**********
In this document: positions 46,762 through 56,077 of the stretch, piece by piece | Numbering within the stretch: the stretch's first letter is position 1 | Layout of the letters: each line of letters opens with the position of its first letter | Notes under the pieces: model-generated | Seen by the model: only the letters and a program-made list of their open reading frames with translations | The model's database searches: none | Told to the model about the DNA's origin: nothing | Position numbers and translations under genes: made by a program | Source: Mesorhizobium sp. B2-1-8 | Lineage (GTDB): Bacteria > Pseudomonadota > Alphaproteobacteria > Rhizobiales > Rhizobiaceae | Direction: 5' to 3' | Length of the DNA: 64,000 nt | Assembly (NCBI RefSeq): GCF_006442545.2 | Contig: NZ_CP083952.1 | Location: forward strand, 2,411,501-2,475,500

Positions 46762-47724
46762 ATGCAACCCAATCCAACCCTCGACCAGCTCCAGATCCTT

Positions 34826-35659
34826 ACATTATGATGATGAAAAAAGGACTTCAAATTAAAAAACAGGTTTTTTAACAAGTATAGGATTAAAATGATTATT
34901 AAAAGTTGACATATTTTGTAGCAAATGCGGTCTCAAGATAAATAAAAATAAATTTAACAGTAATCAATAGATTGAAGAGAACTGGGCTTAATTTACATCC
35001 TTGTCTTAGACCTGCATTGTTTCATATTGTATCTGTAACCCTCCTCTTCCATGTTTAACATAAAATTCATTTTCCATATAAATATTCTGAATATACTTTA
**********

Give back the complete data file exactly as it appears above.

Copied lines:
In this document: positions 46,762 through 56,077 of the stretch, piece by piece | Numbering within the stretch: the stretch's first letter is position 1 | Layout of the letters: each line of letters opens with the position of its first letter | Notes under the pieces: model-generated | Seen by the model: only the letters and a program-made list of their open reading frames with translations | The model's database searches: none | Told to the model about the DNA's origin: nothing | Position numbers and translations under genes: made by a program | Source: Mesorhizobium sp. B2-1-8 | Lineage (GTDB): Bacteria > Pseudomonadota > Alphaproteobacteria > Rhizobiales > Rhizobiaceae | Direction: 5' to 3' | Length of the DNA: 64,000 nt | Assembly (NCBI RefSeq): GCF_006442545.2 | Contig: NZ_CP083952.1 | Location: forward strand, 2,411,501-2,475,500

Positions 46762-47724
46762 ATGCAACCCAATCCAACCCTCGACCAGCTCCAGATCCTT

Positions 34826-35659
34826 ACATTATGATGATGAAAAAAGGACTTCAAATTAAAAAACAGGTTTTTTAACAAGTATAGGATTAAAATGATTATT
34901 AAAAGTTGACATATTTTGTAGCAAATGCGGTCTCAAGATAAATAAAAATAAATTTAACAGTAATCAATAGATTGAAGAGAACTGGGCTTAATTTACATCC
35001 TTGTCTTAGACCTGCATTGTTTCATATTGTATCTGTAACCCTCCTCTTCCATGTTTAACATAAAATTCATTTTCCATATAAATATTCTGAATATACTTTA